You also said "In fact all glass used these days
in a house has to be unless the pane size is very small as in e.g.
leaded lights or small framed panels.."
You totally omitted any mention of height from the ground being a
criteria for the rewuirement of safety fglass.
Glass used in wondows which are less than a certain distance from the floor
(about 1m I think) have to be toughened - above that and normal glass can be
ALL glass in doors, and in windows which are attached to doors, IE like in a
combination frame, have to be toughened glass, irrespective of distance from
I dont think that is correct.
My glazier says it can be either toughened, or laminated.
Laminated is around a third cheaper, albeit at the expense of a thicker
glass section. He also puts the BS mark on his laminated glass.
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There are. They're called the Building Regulations, and they say that if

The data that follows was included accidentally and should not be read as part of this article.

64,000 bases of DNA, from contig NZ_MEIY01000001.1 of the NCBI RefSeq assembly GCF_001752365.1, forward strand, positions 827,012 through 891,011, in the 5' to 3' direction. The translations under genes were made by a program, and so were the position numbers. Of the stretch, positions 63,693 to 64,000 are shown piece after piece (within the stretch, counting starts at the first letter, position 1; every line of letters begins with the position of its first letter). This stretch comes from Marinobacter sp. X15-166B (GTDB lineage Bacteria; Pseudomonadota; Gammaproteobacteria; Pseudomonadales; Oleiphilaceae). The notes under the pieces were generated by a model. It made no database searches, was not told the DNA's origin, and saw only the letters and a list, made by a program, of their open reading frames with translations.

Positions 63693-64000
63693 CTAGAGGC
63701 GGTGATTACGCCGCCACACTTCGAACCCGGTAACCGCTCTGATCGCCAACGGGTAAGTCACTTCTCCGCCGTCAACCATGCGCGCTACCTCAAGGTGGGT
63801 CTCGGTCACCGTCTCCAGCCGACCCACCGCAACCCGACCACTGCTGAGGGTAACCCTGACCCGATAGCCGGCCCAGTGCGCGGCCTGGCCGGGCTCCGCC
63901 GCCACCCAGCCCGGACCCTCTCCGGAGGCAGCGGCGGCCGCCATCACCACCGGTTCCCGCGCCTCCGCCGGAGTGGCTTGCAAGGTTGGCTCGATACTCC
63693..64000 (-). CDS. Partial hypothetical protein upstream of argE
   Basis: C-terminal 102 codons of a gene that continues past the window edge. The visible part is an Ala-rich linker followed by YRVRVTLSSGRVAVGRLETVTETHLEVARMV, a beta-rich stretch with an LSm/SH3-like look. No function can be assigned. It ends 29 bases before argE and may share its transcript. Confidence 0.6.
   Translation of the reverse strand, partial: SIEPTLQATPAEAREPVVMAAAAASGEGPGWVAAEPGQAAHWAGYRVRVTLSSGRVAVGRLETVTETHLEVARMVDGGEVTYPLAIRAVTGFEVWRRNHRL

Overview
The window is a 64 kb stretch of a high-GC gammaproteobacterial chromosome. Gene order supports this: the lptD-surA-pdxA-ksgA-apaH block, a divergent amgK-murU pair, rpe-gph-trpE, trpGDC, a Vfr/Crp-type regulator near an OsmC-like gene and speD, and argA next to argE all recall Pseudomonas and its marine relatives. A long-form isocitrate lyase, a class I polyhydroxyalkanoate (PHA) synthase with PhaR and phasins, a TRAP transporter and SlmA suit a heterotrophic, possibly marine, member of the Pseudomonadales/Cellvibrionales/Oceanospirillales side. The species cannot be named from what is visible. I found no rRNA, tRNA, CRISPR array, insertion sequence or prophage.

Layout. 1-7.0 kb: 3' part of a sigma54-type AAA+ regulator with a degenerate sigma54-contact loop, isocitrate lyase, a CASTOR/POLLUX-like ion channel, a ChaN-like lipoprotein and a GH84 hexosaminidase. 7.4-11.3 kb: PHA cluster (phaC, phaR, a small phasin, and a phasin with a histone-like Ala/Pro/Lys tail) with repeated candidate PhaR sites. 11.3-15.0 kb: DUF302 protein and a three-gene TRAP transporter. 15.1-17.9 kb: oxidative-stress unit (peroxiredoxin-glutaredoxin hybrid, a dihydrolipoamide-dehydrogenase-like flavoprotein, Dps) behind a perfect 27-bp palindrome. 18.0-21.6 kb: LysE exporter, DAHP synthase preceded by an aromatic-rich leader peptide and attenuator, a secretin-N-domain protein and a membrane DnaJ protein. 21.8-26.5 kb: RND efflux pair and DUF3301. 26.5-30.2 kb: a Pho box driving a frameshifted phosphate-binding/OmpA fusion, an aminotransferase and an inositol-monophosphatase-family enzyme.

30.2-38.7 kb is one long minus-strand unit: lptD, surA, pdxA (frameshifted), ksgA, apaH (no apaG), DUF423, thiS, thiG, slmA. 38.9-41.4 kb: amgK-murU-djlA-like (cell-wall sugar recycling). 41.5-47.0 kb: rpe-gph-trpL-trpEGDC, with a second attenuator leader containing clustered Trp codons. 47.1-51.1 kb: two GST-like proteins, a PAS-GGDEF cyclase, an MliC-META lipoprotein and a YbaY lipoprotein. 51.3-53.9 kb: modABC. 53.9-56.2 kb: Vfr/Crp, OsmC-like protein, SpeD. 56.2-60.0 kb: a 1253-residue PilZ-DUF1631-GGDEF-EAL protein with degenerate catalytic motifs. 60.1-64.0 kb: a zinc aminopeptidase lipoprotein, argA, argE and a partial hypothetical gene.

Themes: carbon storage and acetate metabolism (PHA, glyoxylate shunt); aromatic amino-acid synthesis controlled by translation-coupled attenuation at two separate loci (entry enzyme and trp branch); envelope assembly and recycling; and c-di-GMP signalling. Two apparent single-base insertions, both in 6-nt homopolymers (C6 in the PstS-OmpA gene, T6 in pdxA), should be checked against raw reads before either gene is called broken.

you carry out building work or make a material change of use of a
building, the work you do must meet the guidance, and (in the case of
alterations) the work you do mustn't make any other part of the building
any less compliant than before.
If you carry out any work that affects the building's structure or fire
safety, and as part of that, you replace or alter the internal door,
then, yes, you have to fit safety glass to that door to comply with
If you're just replacing the door or the glass, it must comply with the
General Product Safety Regulations 1994. This is controlled by Trading
Standards at your local or County Council. I assume it's controlled
reactively, i.e., following a complaint or serious HSE-reportable accident.
If it's an existing pane, I don't know if there are any regulations
covering its continued use. I can't imagine there are within a private
dwelling, unless some legal or informal registration schemes for HMOs or
student accommodation, etc., would cover it.
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